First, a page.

There were two main external stakeholders of the Fyre Festival were the customers of the festival and the investors in the festival. Customers of the Fyre Festival invested hundreds of thousands of dollars into their experience. Many of the customers of the festival have not received any of their money back from their investment in the Fyre Festival.

Investors in the Fyre Festival spent almost 24 million dollars in the festival. These investors never got to see their investment come to fruition. Ultimately, the investors will not see their money returned to them until the lawsuits are dealt with.

Short term effects of the Fyre Festival include the distrust in the people who worked for Fyre Media group. Those employees of Fyre Media had their reputations and their careers tarnished. Billy McFarland is in jail for the next six years, which should be considered a short-term effect.

Long term effects will be the distrust between the Bahamian people and Americans. After such a disastrous event, Bahamian people are unlikely to trust Americans who want to put on new and innovative events in the Bahamas. Hopefully another long-term effect will be that consumers will research companies that they are about to put a lot of money into and not just pay a company because the product looks cool. Consumers should be careful putting money towards tickets for an event that they do not know much about. Scams like the Fyre festival will be prevented in the future if consumers be careful with their money and do not let the power of social media influencers consume them.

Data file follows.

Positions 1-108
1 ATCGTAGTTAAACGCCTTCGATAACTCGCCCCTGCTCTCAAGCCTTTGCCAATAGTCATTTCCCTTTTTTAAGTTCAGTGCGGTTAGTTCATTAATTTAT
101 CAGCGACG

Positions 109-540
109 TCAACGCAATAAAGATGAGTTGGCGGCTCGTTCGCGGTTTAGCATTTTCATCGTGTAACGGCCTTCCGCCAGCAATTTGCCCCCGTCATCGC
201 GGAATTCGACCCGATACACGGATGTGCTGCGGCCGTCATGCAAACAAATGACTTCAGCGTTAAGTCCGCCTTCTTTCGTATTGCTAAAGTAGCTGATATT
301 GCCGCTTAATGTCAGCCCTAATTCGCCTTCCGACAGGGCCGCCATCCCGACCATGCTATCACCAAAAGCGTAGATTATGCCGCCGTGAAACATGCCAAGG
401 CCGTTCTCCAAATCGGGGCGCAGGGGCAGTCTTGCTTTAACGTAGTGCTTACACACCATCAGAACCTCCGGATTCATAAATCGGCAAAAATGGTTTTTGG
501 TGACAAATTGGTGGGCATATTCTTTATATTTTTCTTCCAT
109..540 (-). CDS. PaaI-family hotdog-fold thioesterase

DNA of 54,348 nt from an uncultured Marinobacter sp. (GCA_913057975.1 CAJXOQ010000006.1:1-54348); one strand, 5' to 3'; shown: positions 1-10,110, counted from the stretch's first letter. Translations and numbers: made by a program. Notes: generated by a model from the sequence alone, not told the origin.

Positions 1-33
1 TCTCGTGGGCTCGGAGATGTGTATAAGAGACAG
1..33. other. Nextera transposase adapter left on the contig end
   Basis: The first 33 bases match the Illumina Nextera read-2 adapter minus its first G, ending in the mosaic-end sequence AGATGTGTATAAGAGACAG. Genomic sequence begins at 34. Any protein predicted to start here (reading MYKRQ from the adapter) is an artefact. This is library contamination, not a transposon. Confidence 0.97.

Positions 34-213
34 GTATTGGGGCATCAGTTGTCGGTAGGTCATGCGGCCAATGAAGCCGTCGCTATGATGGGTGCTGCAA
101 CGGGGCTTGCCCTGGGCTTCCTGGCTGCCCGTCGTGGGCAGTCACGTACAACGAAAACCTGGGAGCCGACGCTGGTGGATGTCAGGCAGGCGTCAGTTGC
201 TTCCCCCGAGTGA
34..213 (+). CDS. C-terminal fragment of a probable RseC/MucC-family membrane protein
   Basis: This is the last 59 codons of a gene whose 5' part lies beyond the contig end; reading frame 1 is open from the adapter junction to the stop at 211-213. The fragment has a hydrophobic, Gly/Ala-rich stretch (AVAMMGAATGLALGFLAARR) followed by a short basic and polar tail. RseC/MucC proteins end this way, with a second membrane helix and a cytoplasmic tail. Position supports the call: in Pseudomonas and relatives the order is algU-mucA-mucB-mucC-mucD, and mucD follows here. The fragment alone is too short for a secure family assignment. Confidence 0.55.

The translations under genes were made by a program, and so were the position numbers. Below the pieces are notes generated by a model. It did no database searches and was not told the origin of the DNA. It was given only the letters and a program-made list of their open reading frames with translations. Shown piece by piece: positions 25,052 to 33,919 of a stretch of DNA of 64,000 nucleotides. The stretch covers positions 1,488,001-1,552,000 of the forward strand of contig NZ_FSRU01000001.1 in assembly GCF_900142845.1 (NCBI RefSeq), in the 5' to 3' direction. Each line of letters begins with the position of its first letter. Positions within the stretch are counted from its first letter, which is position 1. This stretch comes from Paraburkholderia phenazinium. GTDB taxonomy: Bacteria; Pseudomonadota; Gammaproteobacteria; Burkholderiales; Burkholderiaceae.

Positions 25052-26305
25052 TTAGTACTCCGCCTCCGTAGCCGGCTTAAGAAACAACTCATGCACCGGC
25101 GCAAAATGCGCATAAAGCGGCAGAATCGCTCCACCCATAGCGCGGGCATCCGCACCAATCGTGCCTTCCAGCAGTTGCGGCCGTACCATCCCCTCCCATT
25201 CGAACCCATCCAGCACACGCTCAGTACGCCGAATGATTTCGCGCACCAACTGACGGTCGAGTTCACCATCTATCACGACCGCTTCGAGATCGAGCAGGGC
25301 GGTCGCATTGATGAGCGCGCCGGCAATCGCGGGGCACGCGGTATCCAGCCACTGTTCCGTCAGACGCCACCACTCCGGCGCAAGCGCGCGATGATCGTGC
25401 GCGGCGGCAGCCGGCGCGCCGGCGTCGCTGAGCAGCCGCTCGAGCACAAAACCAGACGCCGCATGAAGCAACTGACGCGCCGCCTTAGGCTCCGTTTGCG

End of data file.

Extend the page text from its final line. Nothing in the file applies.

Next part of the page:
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Cite this page

Be Careful With Scammers. (2021, Oct 14). Retrieved October 26, 2021 , from
https://studydriver.com/be-careful-with-scammers/